By Charlene Hutchison
This year's DVT (Delaware Valley Triumphs) Fall Getaway on October 24th, 25th & 26th, proved to be another wonderful weather weekend for both driving and sight seeing. At 8:00 AM on Friday morning eight couples gathered at the Hutchison's in Quakertown for scones and coffee/tea. The three other couples would meet us at the hotel later, as they were coming from other states... we soon hope to be international!
Our destination this year was the "Museum at Bethel Woods", site of the original Woodstock Festival, (aka "an Aquarian Exposition", originally billed as "3 Days of Peace & Music") which took place in August of 1969. Since our actual visit to the site would be just one day, we thought it quite proper to incorporate our packages of traveling supplies (plus 2 kazoos for an event later that evening) for each couple, in none other than shoeboxes, which, thanks to Reebok, had replicas of Union Jack flags on them. Yes it's true, we would be "Woodstock Shoebies". For those of you not from the Philadelphia area, this expression is a name that was given to the folks who traveled to the Jersey shore for one day and carried their lunches in shoe boxes to the beach.
At 9:05 AM we officially began our scenic tour from Quakertown, PA to historic Rosendale, New York, in the Hudson River Valley, approximately 7 miles from New Paltz, NY. The autumn colors were spectacular as we enjoyed winding roads through the beautiful Bucks County countryside and along the Delaware River up through Riegelsville into Easton. Route 611 from Riegelsville, PA to Easton, PA is a scenic treasure any time of the year, but especially in the Fall.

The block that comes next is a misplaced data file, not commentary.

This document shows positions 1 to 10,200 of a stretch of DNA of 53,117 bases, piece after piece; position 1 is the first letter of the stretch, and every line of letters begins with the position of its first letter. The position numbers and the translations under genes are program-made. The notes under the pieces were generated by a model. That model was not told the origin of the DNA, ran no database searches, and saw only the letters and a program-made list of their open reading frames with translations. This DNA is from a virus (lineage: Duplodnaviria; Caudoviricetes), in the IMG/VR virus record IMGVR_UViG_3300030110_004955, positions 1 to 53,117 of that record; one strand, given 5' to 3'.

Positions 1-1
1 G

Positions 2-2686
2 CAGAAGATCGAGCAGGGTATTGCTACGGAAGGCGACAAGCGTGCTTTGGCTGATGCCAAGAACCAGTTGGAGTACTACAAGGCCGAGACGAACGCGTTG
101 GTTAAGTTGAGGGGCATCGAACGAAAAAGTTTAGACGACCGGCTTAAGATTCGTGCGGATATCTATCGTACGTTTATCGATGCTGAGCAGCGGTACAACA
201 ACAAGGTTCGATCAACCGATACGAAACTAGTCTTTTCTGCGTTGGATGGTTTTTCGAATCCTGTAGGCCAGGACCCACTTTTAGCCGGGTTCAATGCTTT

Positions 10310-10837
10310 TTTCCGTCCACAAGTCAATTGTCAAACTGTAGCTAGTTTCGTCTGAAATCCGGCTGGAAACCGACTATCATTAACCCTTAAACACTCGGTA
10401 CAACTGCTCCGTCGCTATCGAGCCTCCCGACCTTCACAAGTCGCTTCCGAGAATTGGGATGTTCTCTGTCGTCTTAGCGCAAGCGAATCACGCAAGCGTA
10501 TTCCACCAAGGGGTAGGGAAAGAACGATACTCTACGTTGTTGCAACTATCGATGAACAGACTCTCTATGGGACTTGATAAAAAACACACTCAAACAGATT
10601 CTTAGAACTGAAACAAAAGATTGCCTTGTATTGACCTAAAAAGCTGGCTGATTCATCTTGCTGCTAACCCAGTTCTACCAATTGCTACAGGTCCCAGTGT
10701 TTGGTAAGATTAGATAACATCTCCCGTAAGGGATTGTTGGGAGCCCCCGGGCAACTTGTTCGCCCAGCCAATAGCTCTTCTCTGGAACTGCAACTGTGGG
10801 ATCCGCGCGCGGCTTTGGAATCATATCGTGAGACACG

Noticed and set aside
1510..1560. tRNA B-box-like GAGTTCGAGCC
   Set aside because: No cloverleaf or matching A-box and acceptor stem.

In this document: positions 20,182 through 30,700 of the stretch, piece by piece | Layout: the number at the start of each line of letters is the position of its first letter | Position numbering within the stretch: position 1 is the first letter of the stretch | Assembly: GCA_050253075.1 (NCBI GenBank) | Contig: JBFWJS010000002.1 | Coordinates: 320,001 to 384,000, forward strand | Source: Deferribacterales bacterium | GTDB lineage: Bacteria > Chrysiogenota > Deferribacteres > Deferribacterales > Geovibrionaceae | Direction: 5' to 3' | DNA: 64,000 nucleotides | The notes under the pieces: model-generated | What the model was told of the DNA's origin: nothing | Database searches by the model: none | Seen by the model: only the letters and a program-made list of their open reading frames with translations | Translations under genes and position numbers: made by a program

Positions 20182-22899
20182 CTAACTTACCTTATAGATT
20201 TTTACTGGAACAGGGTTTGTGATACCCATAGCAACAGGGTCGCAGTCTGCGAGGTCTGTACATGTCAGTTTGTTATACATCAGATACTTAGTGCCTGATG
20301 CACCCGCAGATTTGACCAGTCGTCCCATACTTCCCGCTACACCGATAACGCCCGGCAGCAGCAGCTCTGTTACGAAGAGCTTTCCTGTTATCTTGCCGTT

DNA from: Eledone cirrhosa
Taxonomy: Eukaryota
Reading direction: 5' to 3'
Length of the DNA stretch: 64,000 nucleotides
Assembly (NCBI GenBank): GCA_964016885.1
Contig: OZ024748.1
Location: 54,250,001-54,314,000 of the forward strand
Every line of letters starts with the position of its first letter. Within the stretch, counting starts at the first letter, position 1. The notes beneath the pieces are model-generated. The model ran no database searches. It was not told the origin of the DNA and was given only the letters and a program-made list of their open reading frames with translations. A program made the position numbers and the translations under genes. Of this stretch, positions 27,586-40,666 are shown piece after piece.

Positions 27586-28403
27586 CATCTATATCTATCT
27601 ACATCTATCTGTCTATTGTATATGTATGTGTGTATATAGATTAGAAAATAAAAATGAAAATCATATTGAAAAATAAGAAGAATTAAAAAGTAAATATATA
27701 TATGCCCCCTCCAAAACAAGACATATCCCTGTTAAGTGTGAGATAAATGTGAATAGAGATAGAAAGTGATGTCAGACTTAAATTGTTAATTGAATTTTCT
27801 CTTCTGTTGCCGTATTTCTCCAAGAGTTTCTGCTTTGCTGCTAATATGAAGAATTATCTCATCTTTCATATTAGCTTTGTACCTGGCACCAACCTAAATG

After a not so short roadwork detour in downtown Easton and once all the troops were finally back together in the caravan, our next stop was Port Jervis, NY. Port Jervis is a town well past it's prime, but home of the infamous “Erie Hotel & Restaurant”, built in 1890 and restored in 1994 . After the first long stint of our drive, we all had a chance to stretch our legs for a few minutes then headed into the restaurant for the first group meal on our journey. The food was very good and the portions, more than generous. They also have a very unique bar imported from Germany that is incredibly designed and has the old world craftsmanship that you do not see very often these days. I would recommend this spot as a stopover to anyone who is traveling through Port Jervis.